Cross-party briefing on the Armed Forces Bill

Wednesday, 17 May 2006, 6.30-8pm, Boothroyd Room, Portcullis House
(above Westminster tube, entrance on Victoria Embankment, wheelchair accessible)

The Armed Forces Bill 2006, a major redrafting of military law, will be in the Commons on 22 May. Yet it has gone through committee stage with hardly a whisper in the media and a deafening silence even from politicians who opposed the Iraq war. 


The UK government, worried that the number of soldiers absconding from the army has trebled since the invasion of Iraq, is legislating to repress this movement in the military.  Before Members of Parliament vote on this Bill, they should know the content of it, and the serious objections to it.


Former SAS soldier Ben Griffin

I didn’t join the British Army to conduct American foreign policy.
Ben Griffin, UK refusenik, resigned from the SAS, and refused to go back to Iraq. He will speak at the Briefing.  Also invited are Gwyn Gwyntopher from At Ease1, and Gilbert Blades, a solicitor who defends refuseniks and gave evidence to the Armed Forces Bill Select Committee.


Section 8 would introduce a new and tougher definition of desertion: soldiers who go absent without leave (AWOL) and intend to refuse to take part in a “military occupation of a foreign country or territory can be imprisoned for life. 


The government would expressly legitimise occupation, and with a proposed re-write of the Geneva Convention, would legalise pre-emptive military action – revamping the traditional English imperial policy to serve Bush and his “endless war”. 


In this way, the government contravenes the Nuremberg Principles (1950) which enshrined in international law the responsibility of each of us to refuse to obey illegal and immoral orders from any government.The eight-month sentence of Flight-Lieutenant  Malcolm Kendall-Smith is a warning to military personnel who would act on principle. 


The Bill ignores the injustices soldiers already face:

·      military personnel are rarely informed of the right to conscientious objection. 3 

·      soldiers who refuse orders and want to declare themselves as COs are denied immediate access to the Advisory Committee on Conscientious Objectors (ACCO).  ACCO hearings may be held after a prison sentence is completed, if at all – disciplinary hearings and sentencing come first. 1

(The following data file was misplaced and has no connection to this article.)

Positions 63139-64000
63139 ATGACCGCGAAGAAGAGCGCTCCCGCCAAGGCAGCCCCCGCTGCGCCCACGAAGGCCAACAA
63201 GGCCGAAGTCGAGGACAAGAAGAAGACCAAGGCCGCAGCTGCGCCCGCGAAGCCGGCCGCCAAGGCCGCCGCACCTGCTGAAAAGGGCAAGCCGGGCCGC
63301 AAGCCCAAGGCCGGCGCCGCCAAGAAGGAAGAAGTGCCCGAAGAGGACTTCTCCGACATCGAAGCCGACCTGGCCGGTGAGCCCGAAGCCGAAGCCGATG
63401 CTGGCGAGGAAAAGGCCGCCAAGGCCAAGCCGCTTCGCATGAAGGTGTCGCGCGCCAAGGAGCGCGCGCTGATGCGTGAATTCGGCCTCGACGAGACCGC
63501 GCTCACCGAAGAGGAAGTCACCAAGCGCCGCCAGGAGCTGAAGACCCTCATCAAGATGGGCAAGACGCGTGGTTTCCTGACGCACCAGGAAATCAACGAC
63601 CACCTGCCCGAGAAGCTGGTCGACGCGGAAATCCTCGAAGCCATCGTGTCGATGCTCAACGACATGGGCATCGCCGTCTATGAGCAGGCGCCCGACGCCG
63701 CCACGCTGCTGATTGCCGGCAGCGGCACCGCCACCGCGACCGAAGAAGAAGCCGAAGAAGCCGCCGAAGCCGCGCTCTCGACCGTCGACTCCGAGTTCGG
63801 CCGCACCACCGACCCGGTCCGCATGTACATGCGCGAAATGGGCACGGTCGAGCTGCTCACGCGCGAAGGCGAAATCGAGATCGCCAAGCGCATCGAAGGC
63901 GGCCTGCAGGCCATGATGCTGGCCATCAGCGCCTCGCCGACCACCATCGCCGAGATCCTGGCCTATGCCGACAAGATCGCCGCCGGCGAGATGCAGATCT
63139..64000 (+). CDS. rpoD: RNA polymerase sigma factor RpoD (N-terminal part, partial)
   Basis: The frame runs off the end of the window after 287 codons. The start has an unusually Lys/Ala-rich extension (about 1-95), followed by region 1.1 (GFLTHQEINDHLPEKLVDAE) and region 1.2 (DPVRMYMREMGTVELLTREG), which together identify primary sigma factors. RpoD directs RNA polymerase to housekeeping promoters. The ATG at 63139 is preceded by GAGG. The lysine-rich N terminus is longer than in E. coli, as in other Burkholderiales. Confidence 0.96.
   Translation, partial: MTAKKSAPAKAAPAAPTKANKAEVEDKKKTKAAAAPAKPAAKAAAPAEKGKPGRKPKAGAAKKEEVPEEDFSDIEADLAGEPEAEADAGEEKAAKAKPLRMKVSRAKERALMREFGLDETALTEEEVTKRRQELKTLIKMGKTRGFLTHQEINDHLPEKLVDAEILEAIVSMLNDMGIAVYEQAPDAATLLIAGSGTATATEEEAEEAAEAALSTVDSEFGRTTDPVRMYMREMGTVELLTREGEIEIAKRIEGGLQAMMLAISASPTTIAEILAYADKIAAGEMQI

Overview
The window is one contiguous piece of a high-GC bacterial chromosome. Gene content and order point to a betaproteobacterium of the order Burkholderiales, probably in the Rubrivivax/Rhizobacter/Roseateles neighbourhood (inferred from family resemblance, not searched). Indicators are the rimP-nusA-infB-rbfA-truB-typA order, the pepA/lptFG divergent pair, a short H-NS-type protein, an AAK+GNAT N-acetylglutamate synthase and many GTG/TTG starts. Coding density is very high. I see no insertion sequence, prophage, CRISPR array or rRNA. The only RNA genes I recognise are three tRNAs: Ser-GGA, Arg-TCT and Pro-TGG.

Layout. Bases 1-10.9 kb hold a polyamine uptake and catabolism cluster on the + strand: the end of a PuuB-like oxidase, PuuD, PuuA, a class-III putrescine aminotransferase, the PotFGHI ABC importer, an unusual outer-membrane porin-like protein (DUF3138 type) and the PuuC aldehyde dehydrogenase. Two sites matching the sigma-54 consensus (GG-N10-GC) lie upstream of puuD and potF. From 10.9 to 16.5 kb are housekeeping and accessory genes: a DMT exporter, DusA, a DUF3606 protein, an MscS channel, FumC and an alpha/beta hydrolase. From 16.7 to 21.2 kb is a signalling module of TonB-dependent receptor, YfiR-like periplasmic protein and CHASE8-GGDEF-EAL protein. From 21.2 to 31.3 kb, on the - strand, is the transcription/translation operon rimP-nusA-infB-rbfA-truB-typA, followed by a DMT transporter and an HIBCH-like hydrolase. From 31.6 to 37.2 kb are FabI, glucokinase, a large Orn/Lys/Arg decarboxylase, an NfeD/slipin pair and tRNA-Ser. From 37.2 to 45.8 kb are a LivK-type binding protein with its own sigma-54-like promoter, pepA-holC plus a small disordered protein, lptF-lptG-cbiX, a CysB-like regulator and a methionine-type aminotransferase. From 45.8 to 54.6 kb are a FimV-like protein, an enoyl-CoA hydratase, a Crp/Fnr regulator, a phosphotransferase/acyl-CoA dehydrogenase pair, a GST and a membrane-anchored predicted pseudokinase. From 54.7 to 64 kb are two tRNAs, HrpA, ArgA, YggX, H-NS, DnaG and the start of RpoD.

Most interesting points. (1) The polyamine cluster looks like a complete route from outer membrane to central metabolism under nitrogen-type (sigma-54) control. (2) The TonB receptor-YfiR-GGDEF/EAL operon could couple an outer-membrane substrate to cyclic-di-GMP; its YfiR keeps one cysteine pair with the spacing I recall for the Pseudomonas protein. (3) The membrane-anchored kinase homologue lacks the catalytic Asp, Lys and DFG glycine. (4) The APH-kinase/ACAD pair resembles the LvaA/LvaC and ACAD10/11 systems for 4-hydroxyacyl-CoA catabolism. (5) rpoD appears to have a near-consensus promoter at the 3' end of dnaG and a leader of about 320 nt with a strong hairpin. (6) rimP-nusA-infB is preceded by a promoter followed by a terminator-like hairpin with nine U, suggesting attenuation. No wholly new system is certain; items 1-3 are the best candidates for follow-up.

·      soldiers are subject to a form of bonded or indentured labour; they are contractually unable to resign before completing four years service.  Those who are 16-18 years old (the main target of recruiters) may be obliged to serve until age 22; if they opt for education, this may increase to 40! 4

·      Soldiers are denied information, labour rights, and human rights.  


The Bill was an opportunity to right these wrongs, instead these injustices are being underlined and added to.


Osman Murat Ülke, CO from Turkey who won his right in the European Court not to be repeatedly jailed for his refusal, said of Section 8:

A soldier is still a human being and not a mechanical extension of the military apparatus. No contract, no oath and no law can change this.


Rose Gentle whose son Gordon was killed in Iraq, and who now campaigns with Military Families Against the War, said:

It’s heartbreaking for a parent when a son stands up for his rights and may be locked away for life.  It’s not just him, it’s his whole family that’s sentenced.”


No prison for soldiers who refuse to be occupiers


Payday is a network of men working with the Global Women’s Strike

Invest in Caring not Killing.

See our website Information: 0207 209 4751


1.         At Ease: a confidential advice, information & counselling service for members of the Armed Forces .

2.         Nuremberg Principles, no. 4: “The fact that a person acted pursuant to order of his Government or of a superior does not relieve him from responsibility under international law . . .”

3.         See submission by the Peace Pledge Union to the Armed Forces Bill Select Committee, January 2006

4.        See At Ease’s submission to the Select Committee, January 2006.


        Read more on the UK Armed Forces Bill


        Read the Briefing